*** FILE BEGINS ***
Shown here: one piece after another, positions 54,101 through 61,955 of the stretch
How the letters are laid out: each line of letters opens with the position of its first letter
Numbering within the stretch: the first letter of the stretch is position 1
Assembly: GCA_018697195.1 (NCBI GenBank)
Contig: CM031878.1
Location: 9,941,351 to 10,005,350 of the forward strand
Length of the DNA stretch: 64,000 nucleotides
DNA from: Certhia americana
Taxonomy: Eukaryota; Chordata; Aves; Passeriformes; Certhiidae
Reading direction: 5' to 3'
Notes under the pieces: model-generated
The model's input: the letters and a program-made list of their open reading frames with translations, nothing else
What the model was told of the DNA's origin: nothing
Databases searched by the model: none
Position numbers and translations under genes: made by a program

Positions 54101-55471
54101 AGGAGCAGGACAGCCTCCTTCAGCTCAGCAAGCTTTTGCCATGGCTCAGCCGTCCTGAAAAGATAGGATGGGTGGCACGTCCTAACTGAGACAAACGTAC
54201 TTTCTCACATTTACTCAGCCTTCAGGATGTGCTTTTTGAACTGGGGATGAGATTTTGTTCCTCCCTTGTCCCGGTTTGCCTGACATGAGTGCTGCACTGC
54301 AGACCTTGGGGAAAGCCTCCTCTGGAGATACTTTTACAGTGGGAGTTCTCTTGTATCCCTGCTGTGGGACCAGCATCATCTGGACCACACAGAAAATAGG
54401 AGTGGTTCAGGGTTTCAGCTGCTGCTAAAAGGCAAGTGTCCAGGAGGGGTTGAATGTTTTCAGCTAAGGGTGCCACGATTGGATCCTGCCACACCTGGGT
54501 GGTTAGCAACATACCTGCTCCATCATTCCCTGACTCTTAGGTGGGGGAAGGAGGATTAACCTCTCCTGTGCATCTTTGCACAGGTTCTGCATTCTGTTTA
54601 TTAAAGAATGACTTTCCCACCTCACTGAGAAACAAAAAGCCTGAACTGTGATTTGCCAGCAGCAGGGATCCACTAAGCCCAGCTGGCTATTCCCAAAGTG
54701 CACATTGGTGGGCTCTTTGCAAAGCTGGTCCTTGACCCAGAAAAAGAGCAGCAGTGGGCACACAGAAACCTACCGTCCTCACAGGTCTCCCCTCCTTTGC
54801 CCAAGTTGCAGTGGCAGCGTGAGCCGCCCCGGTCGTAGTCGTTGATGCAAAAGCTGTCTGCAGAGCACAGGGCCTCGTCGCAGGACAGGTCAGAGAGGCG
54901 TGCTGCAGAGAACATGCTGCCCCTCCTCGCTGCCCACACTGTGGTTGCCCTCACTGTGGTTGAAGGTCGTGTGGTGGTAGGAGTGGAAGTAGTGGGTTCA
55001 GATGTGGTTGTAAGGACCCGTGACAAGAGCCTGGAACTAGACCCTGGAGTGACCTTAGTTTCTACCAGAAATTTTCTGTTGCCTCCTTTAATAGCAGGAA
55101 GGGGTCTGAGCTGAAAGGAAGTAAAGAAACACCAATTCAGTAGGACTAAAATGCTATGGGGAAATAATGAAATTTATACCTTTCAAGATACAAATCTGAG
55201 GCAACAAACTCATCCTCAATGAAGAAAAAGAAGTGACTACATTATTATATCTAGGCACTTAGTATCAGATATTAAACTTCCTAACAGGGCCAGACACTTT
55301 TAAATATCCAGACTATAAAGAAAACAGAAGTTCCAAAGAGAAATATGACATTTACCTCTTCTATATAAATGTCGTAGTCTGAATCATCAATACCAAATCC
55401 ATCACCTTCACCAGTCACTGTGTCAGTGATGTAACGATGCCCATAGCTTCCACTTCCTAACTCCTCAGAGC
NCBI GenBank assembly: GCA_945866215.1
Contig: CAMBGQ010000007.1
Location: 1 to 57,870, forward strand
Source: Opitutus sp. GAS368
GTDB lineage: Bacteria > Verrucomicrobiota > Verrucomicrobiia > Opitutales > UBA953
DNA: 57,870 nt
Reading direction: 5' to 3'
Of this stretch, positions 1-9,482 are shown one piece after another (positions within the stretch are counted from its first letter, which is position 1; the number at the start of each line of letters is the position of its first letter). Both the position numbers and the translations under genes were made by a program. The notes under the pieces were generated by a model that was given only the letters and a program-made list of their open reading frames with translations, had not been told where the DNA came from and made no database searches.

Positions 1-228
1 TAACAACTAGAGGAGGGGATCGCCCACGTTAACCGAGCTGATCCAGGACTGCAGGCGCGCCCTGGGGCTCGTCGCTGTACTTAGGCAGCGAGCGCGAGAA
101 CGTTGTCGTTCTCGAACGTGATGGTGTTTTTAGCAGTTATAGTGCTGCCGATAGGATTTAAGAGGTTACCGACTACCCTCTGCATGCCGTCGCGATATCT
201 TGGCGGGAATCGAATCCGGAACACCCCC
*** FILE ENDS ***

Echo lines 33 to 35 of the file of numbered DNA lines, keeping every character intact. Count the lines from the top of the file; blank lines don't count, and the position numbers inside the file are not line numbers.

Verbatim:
Location: 1 to 57,870, forward strand
Source: Opitutus sp. GAS368
GTDB lineage: Bacteria > Verrucomicrobiota > Verrucomicrobiia > Opitutales > UBA953